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Lockheed Martin to cut 1,200 jobs as Pentagon work slows

Lockheed already cut 730 jobs form its Owego, N.Y., facility after the federal program to replace the fleet of presidential helicopters was canceled.
Lockheed already cut 730 jobs form its Owego, N.Y., facility after the federal program to replace the fleet of presidential helicopters was canceled. (Lockheed Martin)

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By Dana Hedgpeth
Washington Post Staff Writer
Thursday, January 7, 2010

Defense contractor Lockheed Martin of Bethesda said that it plans to cut 1,200 employees by the spring as it consolidates two of its business units and that it foresees a slowdown in its upcoming work from the Pentagon.

The cuts, executives said, are meant to help lower costs and will affect a range of workers, from administrative assistants to engineers and vice presidents. It has not been determined from which offices employees will be cut. They are expected to be notified by early April.

The layoffs follow Lockheed's announcement in November that it would combine two units in its electronic systems business -- the former Maritime Systems & Sensors and the Systems Integration-Owego group. The newly combined unit, Mission Systems & Sensors, will provide ships, helicopters, radar and other systems to the maritime industry and other customers.

"The layoffs are a result of redundancies created by the integration of the two businesses as well as a general staffing imbalance based on projected 2010 workload in our business," said Anne Marie Squeo, a Lockheed spokeswoman. "We decided we needed to take out some jobs to be more cost-effective.

"When you look at the work flow coming out of the Pentagon, there's a different pace," she said.

Lockheed laid off about 730 people at its Owego, N.Y., operation last year after the government terminated a program to replace the fleet of presidential helicopters, as well as other programs.

Like other major contractors, Lockheed has benefited over the past several years from rising Pentagon budgets, boosted in large part by the wars in Iraq and Afghanistan. But growing pressure on defense budgets, combined with a push from government officials for tighter controls on costs and performance of expensive, complex defense systems, have made contractors more nervous.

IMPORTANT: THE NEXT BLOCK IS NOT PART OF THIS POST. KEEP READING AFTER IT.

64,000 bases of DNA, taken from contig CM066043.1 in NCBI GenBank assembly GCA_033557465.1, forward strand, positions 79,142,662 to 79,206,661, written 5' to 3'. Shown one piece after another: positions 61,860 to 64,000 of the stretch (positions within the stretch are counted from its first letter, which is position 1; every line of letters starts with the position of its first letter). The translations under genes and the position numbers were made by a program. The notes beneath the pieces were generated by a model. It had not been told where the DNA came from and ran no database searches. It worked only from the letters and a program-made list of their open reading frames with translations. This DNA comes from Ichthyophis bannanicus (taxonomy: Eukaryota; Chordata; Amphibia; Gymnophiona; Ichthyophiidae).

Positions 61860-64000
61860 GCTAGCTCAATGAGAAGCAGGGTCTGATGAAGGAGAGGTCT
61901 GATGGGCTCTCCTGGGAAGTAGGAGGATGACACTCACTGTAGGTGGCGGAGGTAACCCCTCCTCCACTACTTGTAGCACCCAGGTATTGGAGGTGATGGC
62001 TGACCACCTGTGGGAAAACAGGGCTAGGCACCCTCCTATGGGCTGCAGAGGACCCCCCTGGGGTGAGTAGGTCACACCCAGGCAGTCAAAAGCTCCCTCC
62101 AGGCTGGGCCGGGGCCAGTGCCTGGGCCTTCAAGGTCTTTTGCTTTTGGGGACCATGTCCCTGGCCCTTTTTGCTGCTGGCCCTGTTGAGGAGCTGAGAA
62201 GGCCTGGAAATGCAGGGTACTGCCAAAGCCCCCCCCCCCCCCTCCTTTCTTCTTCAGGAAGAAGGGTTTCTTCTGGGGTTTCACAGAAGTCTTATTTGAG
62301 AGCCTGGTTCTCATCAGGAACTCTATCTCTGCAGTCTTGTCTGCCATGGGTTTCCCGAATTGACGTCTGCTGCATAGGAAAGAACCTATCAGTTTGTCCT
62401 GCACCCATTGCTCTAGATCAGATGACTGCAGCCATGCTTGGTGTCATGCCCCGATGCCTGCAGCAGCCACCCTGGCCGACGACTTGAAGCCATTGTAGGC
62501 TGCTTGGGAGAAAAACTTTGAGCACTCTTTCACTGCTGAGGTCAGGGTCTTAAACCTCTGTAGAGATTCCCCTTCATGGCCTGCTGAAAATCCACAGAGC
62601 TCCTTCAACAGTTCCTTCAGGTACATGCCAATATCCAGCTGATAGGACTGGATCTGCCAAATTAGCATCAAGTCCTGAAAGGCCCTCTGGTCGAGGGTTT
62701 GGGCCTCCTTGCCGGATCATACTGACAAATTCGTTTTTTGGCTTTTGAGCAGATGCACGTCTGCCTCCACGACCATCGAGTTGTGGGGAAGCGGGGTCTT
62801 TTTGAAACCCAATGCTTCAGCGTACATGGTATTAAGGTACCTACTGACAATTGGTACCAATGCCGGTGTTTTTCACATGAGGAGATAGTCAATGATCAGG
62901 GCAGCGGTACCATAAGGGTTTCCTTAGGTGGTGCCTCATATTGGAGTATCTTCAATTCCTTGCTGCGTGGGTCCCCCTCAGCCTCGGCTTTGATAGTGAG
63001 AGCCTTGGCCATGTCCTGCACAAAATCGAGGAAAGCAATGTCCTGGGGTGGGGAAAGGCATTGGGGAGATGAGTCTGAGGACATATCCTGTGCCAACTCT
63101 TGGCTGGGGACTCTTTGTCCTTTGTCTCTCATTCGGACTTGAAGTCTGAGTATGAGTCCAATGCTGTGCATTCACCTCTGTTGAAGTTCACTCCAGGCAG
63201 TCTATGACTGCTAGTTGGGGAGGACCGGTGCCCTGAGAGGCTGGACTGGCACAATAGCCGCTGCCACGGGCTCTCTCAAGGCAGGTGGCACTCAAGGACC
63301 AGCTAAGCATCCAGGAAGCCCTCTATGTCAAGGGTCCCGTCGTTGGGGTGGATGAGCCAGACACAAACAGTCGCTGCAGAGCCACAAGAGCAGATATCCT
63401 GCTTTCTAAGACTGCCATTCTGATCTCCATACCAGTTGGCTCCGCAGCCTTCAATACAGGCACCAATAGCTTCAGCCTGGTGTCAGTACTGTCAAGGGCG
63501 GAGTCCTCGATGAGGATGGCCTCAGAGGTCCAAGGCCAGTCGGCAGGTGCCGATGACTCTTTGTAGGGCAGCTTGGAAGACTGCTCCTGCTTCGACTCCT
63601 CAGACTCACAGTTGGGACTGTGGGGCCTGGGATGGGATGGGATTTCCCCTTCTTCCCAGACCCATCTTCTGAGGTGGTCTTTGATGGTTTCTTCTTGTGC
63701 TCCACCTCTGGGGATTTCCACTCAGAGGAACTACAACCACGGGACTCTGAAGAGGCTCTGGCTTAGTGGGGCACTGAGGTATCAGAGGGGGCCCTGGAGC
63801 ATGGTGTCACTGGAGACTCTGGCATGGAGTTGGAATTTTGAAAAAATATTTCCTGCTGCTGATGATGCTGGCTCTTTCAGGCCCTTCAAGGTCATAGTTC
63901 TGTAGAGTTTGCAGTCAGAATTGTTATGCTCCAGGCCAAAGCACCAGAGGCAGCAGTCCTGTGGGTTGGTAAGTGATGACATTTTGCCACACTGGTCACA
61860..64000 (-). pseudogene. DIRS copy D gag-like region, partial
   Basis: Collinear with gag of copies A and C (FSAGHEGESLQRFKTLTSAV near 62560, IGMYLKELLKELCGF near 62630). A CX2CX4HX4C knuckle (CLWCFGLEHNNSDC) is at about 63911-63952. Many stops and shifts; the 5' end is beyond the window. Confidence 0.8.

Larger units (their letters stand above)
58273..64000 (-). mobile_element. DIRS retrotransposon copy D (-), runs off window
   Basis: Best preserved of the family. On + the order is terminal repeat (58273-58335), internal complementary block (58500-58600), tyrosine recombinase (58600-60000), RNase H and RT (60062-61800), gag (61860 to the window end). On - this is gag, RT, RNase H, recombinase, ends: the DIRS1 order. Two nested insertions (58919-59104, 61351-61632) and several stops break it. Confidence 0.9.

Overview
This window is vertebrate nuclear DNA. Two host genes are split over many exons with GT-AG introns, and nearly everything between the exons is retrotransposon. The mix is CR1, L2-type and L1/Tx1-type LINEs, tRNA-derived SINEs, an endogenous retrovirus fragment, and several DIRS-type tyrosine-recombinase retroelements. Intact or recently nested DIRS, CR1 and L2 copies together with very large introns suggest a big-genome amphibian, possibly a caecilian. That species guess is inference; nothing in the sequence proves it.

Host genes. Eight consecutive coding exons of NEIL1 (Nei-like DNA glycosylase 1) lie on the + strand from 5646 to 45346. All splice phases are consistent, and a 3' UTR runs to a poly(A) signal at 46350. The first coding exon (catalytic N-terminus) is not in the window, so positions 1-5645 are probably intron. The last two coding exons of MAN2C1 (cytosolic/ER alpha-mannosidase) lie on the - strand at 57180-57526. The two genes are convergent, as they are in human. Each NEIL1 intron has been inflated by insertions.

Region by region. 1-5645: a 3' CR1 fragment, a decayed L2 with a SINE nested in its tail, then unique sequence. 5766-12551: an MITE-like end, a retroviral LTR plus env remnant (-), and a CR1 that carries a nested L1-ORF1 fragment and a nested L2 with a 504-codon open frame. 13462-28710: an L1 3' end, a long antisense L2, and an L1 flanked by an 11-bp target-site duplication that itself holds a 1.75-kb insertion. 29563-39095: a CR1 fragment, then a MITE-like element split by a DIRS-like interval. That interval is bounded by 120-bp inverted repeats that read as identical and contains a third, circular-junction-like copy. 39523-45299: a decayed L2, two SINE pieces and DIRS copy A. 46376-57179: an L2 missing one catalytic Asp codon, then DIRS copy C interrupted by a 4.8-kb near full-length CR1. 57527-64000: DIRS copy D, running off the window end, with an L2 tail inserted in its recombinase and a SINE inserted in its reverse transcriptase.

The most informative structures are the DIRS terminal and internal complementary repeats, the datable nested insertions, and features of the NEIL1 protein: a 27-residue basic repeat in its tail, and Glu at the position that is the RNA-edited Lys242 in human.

Lockheed has "had a major hit on the cut of the F-22 [fighter jet], and the F-35 [fighter jet] ramp-up is going to be slower than expected," said Richard Aboulafia, a vice president at the Teal Group who specializes in aerospace analysis. "That means fewer of those jobs can be transitioned over."

He and other analysts predict that there could be more job cuts at defense contractors as the Pentagon prepares its longer-term budget outlook in the coming months. Last year, the aerospace company Boeing said it would have major job cuts as some of its defense-related programs took hits from the Pentagon's budget.

"There is a natural lag time between the federal budget process and real-world effects of those funding decisions," said Mackenzie Eaglen, a defense industry analyst at the Heritage Foundation. "Now these decisions are coming home to roost in 2010 and 2011. It is inevitable that all the defense contractors will see some level of production job layoffs -- of engineers, mechanics, technicians and welders -- the people who literally work the line."


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